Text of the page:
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A Blood Test to Predict Women at Risk for Giving Preterm Birth

(SALT LAKE CITY) -- Though more than one in 10 American babies are born prematurely, there have been few clues to predict whether a particular baby is going to arrive too early. But a new study led by researchers from the University of Utah, Brigham Young University (BYU), and Intermountain Healthcare suggests that more than 80 percent of pre-term births can be spotted in advance with a blood test taken during the second trimester of a pregnancy.

The paper introduces three new peptide biomarkers that, in combination with other proteins, can signal high risk of pre-term birth. The test works by looking at just a drop of blood from a mother who is 24 weeks pregnant. The researchers tested their method on blood samples from 80 women who went full-term and 80 whose babies came prematurely. The study will appear in the May print issue of the Journal of Obstetrics & Gynecology and already has appeared online.

“With pre-term birth, if we could even prolong a pregnancy by one or two weeks, we could make a very big impact on the number of babies that survive and make sure that those that survive are healthy,” said M. Sean Esplin, M.D., lead author on the study, associate professor of obstetrics and gynecology (maternal-fetal medicine) at the University of Utah, and an obstetrician for Intermountain Healthcare. “With just one intervention, we could have a really huge impact.”

Knowing she is at high risk for pre-term birth is a big advantage for the mother when it comes to decisions about travel and activity level. Esplin also notes that a new hormone treatment can help a baby stay in the womb a little longer.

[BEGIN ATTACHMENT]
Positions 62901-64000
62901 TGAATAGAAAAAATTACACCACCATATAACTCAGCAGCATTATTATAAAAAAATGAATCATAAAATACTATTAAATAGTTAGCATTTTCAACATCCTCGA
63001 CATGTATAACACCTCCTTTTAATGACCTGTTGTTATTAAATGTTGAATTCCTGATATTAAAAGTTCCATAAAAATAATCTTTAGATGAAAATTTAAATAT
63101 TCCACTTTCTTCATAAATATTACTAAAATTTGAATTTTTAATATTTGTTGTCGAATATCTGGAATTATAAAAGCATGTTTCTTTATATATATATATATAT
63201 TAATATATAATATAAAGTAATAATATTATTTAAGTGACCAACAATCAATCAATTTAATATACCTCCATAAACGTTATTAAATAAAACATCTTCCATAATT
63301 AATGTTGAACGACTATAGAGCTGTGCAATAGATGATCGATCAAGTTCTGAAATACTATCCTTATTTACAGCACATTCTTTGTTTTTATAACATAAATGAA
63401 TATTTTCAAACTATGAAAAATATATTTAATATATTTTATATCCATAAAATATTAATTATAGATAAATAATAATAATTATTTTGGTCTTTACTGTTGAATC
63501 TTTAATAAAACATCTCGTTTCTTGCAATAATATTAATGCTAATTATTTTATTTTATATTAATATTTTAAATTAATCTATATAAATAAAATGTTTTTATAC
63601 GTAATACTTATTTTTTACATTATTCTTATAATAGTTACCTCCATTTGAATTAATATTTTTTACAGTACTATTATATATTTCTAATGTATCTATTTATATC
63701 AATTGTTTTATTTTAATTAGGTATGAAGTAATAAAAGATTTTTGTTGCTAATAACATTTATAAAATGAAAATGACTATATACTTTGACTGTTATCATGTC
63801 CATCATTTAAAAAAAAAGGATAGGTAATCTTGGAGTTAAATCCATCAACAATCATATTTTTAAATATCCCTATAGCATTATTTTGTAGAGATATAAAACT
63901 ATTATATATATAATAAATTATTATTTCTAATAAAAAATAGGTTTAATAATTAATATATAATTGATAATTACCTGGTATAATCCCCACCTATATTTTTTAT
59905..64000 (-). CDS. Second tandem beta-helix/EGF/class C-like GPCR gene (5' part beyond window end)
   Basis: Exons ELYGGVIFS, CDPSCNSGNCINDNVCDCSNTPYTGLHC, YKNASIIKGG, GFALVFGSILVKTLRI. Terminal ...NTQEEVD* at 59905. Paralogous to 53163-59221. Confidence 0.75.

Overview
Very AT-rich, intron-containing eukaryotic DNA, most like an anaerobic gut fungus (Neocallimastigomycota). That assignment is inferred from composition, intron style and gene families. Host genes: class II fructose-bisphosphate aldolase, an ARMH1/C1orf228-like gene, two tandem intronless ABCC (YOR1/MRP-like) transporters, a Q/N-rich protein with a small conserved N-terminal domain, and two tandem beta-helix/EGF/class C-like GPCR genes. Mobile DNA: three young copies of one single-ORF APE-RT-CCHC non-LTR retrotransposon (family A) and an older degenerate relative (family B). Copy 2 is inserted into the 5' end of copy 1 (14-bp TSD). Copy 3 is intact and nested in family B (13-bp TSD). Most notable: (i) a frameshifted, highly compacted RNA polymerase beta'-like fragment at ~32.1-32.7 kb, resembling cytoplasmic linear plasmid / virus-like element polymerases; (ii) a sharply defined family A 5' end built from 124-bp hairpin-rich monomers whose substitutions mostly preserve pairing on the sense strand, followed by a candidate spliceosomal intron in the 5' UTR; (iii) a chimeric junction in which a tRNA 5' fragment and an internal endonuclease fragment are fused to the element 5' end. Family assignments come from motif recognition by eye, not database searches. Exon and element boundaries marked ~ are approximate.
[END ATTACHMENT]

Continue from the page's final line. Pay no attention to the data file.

Esplin and Steven Graves, who directs the chemistry portion of the research at BYU, began searching for molecular clues to pregnancy complications in 2002.

“What’s been missing is a way of assessing risk,” Graves said. “Our approach has been to look at the naturally occurring molecules that are present in women’s blood to see if we can identify the peptides and small proteins that are at quantitatively different levels in women who go on to have these complications.”

Antonio E. Frias, M.D., a professor of maternal-fetal medicine at Oregon Health & Science University who was not part of the research, said, “This test may dramatically improve our ability to identify moms at risk for spontaneous preterm birth, which we currently cannot do adequately. Because it identifies these patients in this way, it allows us in the future to design interventional trials. Right now we are almost blind in that standpoint.”

The method for predicting pre-term birth is patented by BYU and the University of Utah and has been licensed to a company called Sera Prognostics. The company hopes to have a diagnostic test on the market in the first half of 2012. If follow-up studies also show positive results, Graves is hopeful that the diagnostic test will earn the support of medical care providers, the FDA, and insurers.

“I’m optimistic,” Graves said. “My students think it’s great to be involved with something that’s practical and beneficial to the world around them, as well as being good science.”

Other institution that took part in the study are: The University of Alabama, Birmingham; George Washington University Biostatistics Center, Washington, D.C.; Ohio State University; University of Tennessee; Eunice Kennedy Shriver National Institute of Child Health and Human Development, Bethesda, Md.; University of Cincinnati; University of Pittsburgh; Medical University of South Carolina, Charleston; Wayne State University.